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RE: Geolocation: Security and Privacy

From: Alec Berntson <alecb@windows.microsoft.com>
Date: Tue, 10 Jun 2008 10:25:11 -0700
To: Chris Butler <cbutler@dash.net>, "public-geolocation@w3.org" <public-geolocation@w3.org>
Message-ID: <D8939A2F7A8C124ABE6075E08C52CDCA03FF3255@TK5-EXMBX-W603v.wingroup.windeploy.ntdev.microsoft.com>

I am still waiting for fireeagle "to be ready" to give me an invite :(

-----Original Message-----
From: Chris Butler [mailto:cbutler@dash.net]
Sent: Monday, June 09, 2008 7:08 PM
To: Alec Berntson; public-geolocation@w3.org
Subject: RE: Geolocation: Security and Privacy

Hi Alec.

The approach to provide a randomized dance around the current location
would provide a way to potentially brute force a more approximate real
location by accessing the data multiple times and doing the average...

One example of a site that does this in a way that I think is pretty
nice is the way that FireEagle does it.

Have you checked that out?

Giving back a reverse geocoded string would work as well so that the
service doesn't need to provide that service...



-----Original Message-----
From: Alec Berntson [mailto:alecb@windows.microsoft.com]
Sent: Monday, June 09, 2008 11:16 AM
To: Chris Butler; public-geolocation@w3.org
Subject: RE: Geolocation: Security and Privacy

To accomplish "Data fuzzing," I think the easiest solution is to
randomize the lat/long values to some number of decimal places based on
what the user is willing to give. I agree that bounding boxes and center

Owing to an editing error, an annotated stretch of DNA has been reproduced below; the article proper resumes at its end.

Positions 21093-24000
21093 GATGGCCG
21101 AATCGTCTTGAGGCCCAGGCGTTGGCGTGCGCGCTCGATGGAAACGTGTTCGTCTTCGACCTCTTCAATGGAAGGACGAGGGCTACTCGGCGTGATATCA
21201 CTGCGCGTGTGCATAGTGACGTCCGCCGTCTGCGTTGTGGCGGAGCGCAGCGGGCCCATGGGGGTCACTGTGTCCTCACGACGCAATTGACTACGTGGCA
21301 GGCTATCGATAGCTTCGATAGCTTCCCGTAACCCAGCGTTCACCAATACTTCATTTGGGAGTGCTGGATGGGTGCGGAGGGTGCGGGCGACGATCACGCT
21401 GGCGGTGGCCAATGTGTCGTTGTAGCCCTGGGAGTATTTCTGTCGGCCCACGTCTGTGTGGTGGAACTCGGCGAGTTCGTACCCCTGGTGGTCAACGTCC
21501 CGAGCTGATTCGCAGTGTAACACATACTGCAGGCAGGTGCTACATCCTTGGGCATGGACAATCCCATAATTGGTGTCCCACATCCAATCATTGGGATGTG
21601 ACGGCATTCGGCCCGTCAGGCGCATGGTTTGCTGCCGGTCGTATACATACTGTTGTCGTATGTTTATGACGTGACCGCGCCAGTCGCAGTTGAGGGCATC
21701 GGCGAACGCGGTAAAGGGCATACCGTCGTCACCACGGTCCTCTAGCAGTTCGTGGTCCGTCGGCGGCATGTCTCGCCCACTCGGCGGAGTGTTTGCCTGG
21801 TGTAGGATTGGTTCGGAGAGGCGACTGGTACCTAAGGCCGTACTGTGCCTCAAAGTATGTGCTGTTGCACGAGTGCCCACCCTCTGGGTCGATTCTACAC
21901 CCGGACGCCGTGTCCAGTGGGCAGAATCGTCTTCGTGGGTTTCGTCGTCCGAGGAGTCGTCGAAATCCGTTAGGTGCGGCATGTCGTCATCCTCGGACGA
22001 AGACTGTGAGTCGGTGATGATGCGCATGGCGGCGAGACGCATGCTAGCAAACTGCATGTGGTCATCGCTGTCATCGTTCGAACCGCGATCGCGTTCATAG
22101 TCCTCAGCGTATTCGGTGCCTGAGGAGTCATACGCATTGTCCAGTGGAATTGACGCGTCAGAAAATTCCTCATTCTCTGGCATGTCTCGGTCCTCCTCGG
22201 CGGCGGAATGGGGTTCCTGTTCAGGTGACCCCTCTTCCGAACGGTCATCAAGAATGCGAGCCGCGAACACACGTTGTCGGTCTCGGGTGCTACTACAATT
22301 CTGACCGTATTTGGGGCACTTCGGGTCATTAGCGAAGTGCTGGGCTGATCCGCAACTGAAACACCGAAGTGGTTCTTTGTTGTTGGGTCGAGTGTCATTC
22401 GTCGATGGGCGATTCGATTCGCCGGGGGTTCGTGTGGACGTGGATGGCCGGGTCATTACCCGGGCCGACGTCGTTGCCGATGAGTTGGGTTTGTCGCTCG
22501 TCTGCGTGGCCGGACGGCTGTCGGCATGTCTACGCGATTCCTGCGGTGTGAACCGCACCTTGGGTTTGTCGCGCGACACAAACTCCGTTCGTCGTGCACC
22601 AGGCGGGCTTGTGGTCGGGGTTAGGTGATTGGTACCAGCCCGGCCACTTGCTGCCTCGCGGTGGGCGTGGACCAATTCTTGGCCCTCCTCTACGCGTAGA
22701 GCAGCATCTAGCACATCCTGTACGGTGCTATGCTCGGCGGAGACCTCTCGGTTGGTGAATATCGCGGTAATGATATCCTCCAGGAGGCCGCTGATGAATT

points of cities makes a lot of sense, but that seems like an
implementation nightmare - all the central points/bounding boxes would
need to be stored in a database somewhere and accessed.

One alternative is to only perform limited reverse geocoding (i.e. only
give the city, state, country) for sites that the user does not trust
and withhold the lat/long values. Then if the user gives consent (via
UI?), the actual coordinate could be returned.

-----Original Message-----
From: Chris Butler [mailto:cbutler@dash.net]
Sent: Saturday, June 07, 2008 6:47 PM
To: Alec Berntson; public-geolocation@w3.org
Subject: RE: Geolocation: Security and Privacy

Hi Alec.

I think that you make a good point about the 'fuzzing' of user location.
I wonder what the best way to do this though is.

In the case of just giving city level information, here are some

* Lat/lon of a geocoded center of the city
* Geocode-able city name
* Bounding box of the city

The last option sounds like the best since it is non specific and
doesn't give any single point as the location...



Chris Butler | Content Platform Evangelist, Dash Navigation | Office:
408-543-2939 | Mobile: 415-577-9130 | Fax: 408-400-0939

-----Original Message-----
From: public-geolocation-request@w3.org
[mailto:public-geolocation-request@w3.org] On Behalf Of Alec Berntson
Sent: Friday, June 06, 2008 11:32 AM
To: public-geolocation@w3.org
Subject: Geolocation: Security and Privacy

One of the most important aspects of the geolocation API spec (IMO) will
be the privacy and security requirements. The user's current location is
probably the most one of the most sensitive pieces of personal
information available. The references in the draft spec point to a few
solid approaches that I would like to highlight (and build on):

Opt-out by default
    By default, no page can access the users location

UI to alert the user
    There needs to be an alert when a page requests the user's location
    There needs to be some form of status UI indicating when location
data is being accessed

Least privilege
    The user should be given the option to allow access to a page (or
domain) for
       Just this once
       Just this session
    Data 'fuzzing'
       User can control how much resolution to give to a page
       Add noise to the data if more accurate information is available
than is requested

    Keep a log of what information was given out to whom

Hope that kicks off some discussion!
Received on Tuesday, 10 June 2008 17:25:54 UTC

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